the government, that a lawful hlwUuU
must be maintained by a nuilicienl force,
but it was not absolutely necessaiy to ren
der all ingress and egress impossible, but
to render it extremely diflicult. With
respect to other questions, he stated that
certain articles were clearly contraband of
war, but that certain other articles depen
ded upon special circumstances and con-,
tingencits, which could only be decided
by a pri.c court, and which it was impos
sible to delino beforehand.
vikws of the EARr, or nr.nuv.
Now, wo knew perfectly well that it is
not in the power of tho Northern States,
if their r.vy were three Hints as powerlul , ,n,-r, y, v a Miorrei power, nny Kng
asit is, to effectually blockade all these ' lis,,aii aiding them bv fitting out a pri -ports.
There is no doubt they might eN vateer against the federal government,
tcctually blwkado this, or the other port, 14.()(',) ll0 jmf,tj hcauiltii 4 piracy.
and that would be a blockade which wo i '..
siiiiuju uq oounu m icciiinr; L'uii i yyj
think it is very impot taut that her Ma
i i i i. i : i ... i
jesty's government timtld not eommit tkmi-
selves to the dartrine that the United States are
,o layawnpnn tptcoja umeemn ouxwae ,
that that umeerml blockade would be rcentnmcu ,
. i .i f fi.ij
In her Miiwstu s aoeeriiweid. and that all her !
Majesty's suljects who might choose to
disregard it would be liable to penal con
sequences. Hear, hear. I apprehend
thet to make them so liable the blockade
iiui-t bo one tho validity ol whic't has
been recognized by their government. It
is important, therefore, thnt her Majesty's
government should come to a clear under
standing with the govemn ent of the Un
iled States that a mere paper blockade, or
. . i . i i ,
it is physically mipossii.lo l.ai an euceiii-I
al blockade can be nppl.ed, wd not he rec-
oniMirei asi-altd by th,s country Hear.)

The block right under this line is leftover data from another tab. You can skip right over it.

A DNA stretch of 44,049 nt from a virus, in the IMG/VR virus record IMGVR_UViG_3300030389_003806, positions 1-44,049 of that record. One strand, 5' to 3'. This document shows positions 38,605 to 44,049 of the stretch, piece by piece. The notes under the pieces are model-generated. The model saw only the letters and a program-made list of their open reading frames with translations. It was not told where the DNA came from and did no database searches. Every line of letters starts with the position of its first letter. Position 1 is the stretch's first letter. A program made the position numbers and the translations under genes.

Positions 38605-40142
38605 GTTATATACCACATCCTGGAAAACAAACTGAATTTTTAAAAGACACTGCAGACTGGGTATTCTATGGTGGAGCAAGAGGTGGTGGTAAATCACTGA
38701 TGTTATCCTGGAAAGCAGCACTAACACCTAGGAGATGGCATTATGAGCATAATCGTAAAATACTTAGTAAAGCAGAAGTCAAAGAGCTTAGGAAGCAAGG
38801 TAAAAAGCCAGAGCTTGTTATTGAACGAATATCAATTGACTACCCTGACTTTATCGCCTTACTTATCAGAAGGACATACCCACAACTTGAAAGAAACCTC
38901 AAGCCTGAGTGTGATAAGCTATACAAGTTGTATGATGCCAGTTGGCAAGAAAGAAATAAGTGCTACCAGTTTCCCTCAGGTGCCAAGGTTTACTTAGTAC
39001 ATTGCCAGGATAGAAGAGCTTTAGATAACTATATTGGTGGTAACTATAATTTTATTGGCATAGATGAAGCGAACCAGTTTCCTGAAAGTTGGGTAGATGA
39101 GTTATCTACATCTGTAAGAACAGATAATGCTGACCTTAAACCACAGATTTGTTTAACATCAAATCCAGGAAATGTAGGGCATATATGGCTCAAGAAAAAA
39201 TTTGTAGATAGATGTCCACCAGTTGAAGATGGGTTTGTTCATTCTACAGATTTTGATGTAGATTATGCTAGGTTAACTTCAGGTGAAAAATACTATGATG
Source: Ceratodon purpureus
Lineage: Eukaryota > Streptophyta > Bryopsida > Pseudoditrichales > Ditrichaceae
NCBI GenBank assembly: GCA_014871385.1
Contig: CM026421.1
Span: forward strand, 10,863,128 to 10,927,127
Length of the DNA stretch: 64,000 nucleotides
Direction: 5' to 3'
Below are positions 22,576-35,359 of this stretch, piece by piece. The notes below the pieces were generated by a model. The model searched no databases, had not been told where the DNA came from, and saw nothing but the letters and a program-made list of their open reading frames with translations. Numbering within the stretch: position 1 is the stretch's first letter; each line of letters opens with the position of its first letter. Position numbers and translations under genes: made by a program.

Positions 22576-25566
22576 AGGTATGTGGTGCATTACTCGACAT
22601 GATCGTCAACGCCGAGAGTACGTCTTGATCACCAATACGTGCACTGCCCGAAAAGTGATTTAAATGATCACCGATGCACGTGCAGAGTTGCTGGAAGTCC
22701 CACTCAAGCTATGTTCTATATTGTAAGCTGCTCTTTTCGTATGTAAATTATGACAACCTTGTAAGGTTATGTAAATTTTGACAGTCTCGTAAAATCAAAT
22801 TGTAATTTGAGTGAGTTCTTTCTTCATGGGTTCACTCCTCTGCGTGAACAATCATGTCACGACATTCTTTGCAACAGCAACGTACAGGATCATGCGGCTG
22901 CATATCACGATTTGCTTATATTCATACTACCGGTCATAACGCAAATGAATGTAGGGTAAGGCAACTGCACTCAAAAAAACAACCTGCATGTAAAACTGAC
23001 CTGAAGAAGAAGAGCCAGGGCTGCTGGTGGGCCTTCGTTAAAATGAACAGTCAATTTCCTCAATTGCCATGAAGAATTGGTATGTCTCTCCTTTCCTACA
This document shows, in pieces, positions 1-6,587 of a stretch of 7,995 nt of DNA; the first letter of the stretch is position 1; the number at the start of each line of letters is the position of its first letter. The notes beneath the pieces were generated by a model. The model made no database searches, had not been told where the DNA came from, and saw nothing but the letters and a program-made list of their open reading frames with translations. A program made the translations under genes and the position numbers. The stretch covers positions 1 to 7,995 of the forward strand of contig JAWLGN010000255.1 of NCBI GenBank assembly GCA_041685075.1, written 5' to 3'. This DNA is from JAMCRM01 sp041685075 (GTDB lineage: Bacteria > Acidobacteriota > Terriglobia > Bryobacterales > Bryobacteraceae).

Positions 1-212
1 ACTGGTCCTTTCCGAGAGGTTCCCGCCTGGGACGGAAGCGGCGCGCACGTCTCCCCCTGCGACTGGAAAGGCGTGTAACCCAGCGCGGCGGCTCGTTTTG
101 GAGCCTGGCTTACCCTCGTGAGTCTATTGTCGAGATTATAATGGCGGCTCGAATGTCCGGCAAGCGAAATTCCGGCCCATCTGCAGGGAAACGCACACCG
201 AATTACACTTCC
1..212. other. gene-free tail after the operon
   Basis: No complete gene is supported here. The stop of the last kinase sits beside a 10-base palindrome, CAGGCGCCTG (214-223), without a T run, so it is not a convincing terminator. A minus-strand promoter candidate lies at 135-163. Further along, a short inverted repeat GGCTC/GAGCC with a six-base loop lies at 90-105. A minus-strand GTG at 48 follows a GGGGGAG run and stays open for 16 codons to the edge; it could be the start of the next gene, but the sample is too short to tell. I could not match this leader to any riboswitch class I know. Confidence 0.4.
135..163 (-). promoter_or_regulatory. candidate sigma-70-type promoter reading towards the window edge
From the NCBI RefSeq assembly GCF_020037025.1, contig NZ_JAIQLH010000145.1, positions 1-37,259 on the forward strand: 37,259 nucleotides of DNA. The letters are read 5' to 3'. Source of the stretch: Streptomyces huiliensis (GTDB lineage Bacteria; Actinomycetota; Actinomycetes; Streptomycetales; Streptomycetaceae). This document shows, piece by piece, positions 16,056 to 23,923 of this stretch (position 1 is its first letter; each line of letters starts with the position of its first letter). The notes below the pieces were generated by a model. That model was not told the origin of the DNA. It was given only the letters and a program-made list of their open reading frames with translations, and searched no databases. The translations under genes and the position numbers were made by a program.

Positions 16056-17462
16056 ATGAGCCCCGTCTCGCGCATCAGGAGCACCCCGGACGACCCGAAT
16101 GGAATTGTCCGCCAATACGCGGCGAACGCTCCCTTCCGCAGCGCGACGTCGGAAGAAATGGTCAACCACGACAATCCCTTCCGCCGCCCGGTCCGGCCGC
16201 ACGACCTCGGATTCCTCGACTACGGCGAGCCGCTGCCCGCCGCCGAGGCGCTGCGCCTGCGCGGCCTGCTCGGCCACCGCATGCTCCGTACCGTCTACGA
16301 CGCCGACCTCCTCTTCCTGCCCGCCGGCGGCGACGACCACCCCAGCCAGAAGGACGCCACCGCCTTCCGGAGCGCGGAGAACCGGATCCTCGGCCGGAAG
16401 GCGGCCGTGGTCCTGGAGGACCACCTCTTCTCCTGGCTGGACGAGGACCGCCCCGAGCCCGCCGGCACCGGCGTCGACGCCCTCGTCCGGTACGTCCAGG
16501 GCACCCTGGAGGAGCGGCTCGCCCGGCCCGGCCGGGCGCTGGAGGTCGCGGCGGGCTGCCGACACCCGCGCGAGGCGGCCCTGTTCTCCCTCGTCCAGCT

ino oilier poiui is ono o , pern-ips, sin
greater importance. A noble nnd learned
lord was understood to say a tew days sco,
that by the l;iv of nations privateering
was piracy, and that, consequently, the
northern States would be perfectly justi
fied in carrying out their threat to tront
all privntecring as piracy, nnd visiting it
with capital punishment. I apprehend
that ll mere is one tiling clearer man ono
thor, it is that by tho law of nations ;im-r
tffrnm i tint niVn'M Tiu 110 rnacmfmit on the
part of any one. nation can make that piracy as
regards the subjects oj anotner country, which is
nut piracy by tlie. laws nf tuitions, or by the law
nf thut country. Tho Northern States, there-
lore, must not be allowed to entertain tho
opinion although it mny be right that
wo should warn JMilisli subjects mat it
they should engage in privateering expo j
lit ions they will not bo entitled to claim
the protection of their government that my pickets, bringing their women nnd
they are at liberty so to strain the law as ' cuildrcn. Of course these cannot be dealt
to convert privntecring into piracy and with upon the theory upon which I de
visit it with death. Che punishment un turned to treat tho services of able-bodied
dersuch circumstances of persons entitled
to her Majesty a protection would not be my linos, nnd ol which t gave you a de-rien-ed
with indiH'erence, but would reetiee. the tailed account in my last (li patch. I am
most Striou ; consideration by tins country. Jt is
right, on the one hand, that the people of